A STORY OF COURAGE, PASSION, AND HEROISM SET AGAINST ONE OF THE MOST TRAUMATIC WARS IN HISTORY
Growing up in Wales, Catherine Carreg has been allowed to run wild, spending her childhood racing ponies along the beach with her friend Deio, the cattle-driver’s son. But Catherine is consumed by a longing to escape the monotony of village life and runs away to London with Deio’s help. Alone in the unfamiliar city, Catherine secures a position in Florence Nightingale’s home for sick governesses. As the nation is gripped by reports of war in the Crimea, Catherine volunteers as a nurse—and her life changes beyond all recognition. Arriving in Scutari, she is immediately thrown into a living nightmare. Amid the madness and chaos, Catherine is forced to grow up quickly, learning the hardest lessons of love and war.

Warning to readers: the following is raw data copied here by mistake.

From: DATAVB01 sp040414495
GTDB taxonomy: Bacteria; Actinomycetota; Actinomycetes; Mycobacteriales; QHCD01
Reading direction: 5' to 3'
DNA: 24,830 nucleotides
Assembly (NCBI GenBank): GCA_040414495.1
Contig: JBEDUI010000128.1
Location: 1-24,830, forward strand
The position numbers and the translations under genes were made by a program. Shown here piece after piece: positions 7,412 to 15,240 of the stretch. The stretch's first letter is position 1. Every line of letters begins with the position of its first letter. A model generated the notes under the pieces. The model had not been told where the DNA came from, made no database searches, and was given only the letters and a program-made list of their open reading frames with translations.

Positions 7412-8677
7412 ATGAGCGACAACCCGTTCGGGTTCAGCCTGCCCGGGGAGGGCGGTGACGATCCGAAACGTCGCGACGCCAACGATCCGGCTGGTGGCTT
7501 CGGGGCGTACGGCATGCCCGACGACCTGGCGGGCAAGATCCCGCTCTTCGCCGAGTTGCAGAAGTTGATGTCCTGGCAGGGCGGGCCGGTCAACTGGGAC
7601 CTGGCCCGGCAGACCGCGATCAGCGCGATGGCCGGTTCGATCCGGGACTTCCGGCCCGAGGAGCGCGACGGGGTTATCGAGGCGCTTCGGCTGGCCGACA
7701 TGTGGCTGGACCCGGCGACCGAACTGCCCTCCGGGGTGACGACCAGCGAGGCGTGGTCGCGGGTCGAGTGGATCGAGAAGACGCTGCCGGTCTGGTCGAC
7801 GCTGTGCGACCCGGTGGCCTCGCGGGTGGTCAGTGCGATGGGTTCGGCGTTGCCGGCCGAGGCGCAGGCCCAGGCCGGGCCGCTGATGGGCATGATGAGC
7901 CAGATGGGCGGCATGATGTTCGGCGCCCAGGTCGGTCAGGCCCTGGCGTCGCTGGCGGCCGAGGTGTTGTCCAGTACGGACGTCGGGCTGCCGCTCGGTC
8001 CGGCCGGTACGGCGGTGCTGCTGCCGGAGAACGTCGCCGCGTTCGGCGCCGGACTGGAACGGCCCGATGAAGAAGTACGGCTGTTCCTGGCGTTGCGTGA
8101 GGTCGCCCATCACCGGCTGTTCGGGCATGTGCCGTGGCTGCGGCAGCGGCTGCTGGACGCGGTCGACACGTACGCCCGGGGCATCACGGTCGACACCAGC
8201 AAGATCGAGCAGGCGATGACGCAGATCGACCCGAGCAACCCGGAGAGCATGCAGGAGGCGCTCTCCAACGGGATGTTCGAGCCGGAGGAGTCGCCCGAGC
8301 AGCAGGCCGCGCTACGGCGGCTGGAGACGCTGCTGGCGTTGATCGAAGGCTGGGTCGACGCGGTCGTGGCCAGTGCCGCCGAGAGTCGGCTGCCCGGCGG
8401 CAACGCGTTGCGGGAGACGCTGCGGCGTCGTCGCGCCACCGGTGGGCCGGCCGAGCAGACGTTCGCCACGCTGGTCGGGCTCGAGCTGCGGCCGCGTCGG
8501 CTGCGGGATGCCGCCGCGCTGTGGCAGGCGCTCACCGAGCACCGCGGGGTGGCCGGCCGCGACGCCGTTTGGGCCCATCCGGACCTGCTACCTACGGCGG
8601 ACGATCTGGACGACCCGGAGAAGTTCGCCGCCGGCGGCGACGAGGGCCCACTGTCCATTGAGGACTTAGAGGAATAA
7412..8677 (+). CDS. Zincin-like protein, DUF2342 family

Gregson (East of the Sun) takes the reader deep into the horrors of the Crimean War in this novel originally published and praised in the U.K. as The Water Horse. Catherine Carreg is permitted extraordinary freedom as a child in Wales in 1844, including friendship with a local drover boy, Deio, until local gossip forces the end of their relationship. Catherine's mother dies in childbirth, and loathing the shallow life she's forced to live at home, Catherine concocts a plan with Deio's help to disguise herself as a boy and run away to London. Once there, Catherine lands a job in Florence Nightingale's home for sick governesses, then volunteers as a nurse in the Crimea while Deio, who owns her heart, joins the war effort as a soldier. Their separation and frightening reunion changes their lives and challenges their love. Gregson's journalistic eye for detail supports the power and connection between the couple as Catherine matures into a strong, driven yet compassionate woman. The stench of war is not softened, and the scenes of the battlefield are not for the fainthearted.